He unsuccessfully attempted to commit suicide by strangling himself when he became fed up with the perpetual misery of slavery. In exchange for tobacco leaves and English wine, he was given to an Ijebu trader. He had suffered so much that in desperation he adjusted to slavery and was ready to accept any condition.

When Ajayi passed from the hand of the Ijebu man to the Lagos slave market and from there to the Portuguese traders, he thought his end had come. The Portuguese traders put him on a ship him with other slaves and set out to sea. Fortunately the British anti-slavery warship, theMyrmidon attacked the Portuguese schooner and destroyed it at sea. Ajayi himself later reported that 102 out of the 189 slaves on board the Portuguese schooner perished in the resultant shipwreck.

Thus rescued, he travelled in the Myrmidon with all perseverance. He did not understand the language of the crew, which was English. He later discovered that the English masters were friendly. When they landed in Sierra Leone, rather than being treated as a slave, Ajayi was shown tremendous freedom and kindness. He was placed in a C.M.S. school where he was taught to read and write the word of God in the New Testament. Ajayi was a keenly watchful young man, who was very willing to learn. Within six months of his arrival in Sierra Leone, he had sufficiently applied himself to his studies that not only could he read the New Testament, he was also appointed a pupil teacher in a local school earning seven and half pence a month.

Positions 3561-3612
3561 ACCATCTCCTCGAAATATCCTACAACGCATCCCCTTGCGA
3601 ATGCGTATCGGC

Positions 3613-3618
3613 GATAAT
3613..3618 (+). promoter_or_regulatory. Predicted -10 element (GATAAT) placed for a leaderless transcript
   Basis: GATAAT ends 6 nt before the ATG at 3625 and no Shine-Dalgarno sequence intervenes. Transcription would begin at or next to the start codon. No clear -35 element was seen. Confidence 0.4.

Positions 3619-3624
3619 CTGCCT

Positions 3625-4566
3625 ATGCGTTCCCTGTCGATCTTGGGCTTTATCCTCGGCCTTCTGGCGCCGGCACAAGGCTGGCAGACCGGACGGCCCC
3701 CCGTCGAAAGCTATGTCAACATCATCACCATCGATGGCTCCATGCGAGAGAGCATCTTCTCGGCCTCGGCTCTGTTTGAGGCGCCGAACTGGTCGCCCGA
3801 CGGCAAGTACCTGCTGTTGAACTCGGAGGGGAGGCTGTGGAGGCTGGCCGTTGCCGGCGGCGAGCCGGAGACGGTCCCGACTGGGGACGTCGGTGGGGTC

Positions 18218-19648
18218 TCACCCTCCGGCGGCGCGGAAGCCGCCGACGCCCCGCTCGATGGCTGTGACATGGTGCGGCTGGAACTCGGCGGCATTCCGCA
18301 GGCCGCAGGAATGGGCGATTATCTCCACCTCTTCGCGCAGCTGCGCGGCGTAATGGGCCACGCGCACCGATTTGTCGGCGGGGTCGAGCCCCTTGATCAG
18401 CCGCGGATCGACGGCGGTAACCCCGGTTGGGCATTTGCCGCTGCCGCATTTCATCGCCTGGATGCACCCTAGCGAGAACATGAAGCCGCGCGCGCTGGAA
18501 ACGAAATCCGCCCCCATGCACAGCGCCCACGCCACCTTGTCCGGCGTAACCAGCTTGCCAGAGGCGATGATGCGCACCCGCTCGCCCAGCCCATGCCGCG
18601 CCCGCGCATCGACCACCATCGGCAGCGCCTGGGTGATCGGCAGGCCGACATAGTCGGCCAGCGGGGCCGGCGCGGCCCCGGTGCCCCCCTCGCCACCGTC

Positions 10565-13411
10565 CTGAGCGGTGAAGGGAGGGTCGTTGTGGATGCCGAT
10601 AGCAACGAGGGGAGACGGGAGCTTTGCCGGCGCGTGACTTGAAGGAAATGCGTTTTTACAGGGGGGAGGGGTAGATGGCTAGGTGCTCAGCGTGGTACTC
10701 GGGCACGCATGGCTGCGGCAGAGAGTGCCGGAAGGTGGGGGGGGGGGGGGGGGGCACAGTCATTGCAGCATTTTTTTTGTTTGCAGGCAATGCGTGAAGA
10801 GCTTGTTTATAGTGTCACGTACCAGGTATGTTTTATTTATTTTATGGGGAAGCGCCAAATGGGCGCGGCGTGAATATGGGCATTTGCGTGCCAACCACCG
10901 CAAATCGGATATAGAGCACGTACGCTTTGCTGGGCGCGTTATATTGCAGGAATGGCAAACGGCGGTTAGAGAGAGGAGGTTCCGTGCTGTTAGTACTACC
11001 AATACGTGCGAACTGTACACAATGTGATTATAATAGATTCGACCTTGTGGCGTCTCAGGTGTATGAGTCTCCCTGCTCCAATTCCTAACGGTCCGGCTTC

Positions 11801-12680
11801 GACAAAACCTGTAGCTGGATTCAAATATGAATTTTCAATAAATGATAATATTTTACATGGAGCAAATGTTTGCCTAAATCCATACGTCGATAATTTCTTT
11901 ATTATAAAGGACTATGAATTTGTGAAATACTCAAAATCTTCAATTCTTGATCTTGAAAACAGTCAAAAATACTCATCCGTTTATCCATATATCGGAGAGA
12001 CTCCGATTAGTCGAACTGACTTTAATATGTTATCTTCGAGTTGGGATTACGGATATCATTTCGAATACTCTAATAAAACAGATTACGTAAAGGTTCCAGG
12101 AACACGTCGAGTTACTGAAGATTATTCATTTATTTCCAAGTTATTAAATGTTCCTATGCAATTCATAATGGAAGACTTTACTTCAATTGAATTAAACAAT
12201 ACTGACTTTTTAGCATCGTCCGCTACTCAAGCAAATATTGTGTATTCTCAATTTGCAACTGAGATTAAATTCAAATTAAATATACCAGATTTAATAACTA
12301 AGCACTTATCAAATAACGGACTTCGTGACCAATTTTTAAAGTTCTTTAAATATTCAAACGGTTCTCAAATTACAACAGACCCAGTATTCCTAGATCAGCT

On the 11th of December 1825, he had a rebirth by baptism and he named himself after the vicar of Christ's Church, Newgate, London - Samuel Crowther, who was one of the pioneers of the C.M.S. Samuel Ajayi made his first visit to London in 1826 and this left a wonderful impression on him. On getting back to Sierra Leone, he was employed by the government as a teacher.